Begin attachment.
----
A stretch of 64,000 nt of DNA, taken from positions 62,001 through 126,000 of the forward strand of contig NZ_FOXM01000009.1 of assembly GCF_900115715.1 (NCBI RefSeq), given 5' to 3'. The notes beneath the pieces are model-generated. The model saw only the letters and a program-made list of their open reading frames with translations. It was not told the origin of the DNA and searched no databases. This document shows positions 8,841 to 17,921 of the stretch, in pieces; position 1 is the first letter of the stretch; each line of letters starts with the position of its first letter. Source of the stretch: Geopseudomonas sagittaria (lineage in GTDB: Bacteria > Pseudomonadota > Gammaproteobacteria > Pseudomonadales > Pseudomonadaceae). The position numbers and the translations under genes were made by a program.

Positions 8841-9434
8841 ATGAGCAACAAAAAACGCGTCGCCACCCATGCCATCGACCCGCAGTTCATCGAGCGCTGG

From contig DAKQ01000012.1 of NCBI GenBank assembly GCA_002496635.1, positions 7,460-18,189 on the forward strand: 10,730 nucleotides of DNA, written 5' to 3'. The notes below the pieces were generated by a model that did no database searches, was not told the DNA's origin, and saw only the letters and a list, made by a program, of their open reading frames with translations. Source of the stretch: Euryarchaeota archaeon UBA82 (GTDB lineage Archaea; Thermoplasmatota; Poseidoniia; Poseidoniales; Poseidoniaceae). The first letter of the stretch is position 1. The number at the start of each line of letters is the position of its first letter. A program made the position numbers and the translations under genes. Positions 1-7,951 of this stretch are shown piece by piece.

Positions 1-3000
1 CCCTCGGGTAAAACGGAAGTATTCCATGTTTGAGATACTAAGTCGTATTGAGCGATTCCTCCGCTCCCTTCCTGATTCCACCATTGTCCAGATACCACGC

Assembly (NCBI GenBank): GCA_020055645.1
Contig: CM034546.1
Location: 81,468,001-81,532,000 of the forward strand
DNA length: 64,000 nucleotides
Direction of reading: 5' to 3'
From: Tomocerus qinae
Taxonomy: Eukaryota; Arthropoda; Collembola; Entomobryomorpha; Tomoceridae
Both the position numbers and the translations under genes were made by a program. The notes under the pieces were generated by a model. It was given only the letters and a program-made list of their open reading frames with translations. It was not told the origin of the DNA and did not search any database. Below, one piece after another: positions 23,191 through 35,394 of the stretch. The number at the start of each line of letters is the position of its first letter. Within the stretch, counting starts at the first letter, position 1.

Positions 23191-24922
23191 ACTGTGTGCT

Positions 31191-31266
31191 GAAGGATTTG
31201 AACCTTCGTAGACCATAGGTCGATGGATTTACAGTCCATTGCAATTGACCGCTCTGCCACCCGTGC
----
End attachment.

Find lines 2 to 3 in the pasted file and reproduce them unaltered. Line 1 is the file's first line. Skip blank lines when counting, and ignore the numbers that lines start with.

Positions 8841-9434
8841 ATGAGCAACAAAAAACGCGTCGCCACCCATGCCATCGACCCGCAGTTCATCGAGCGCTGG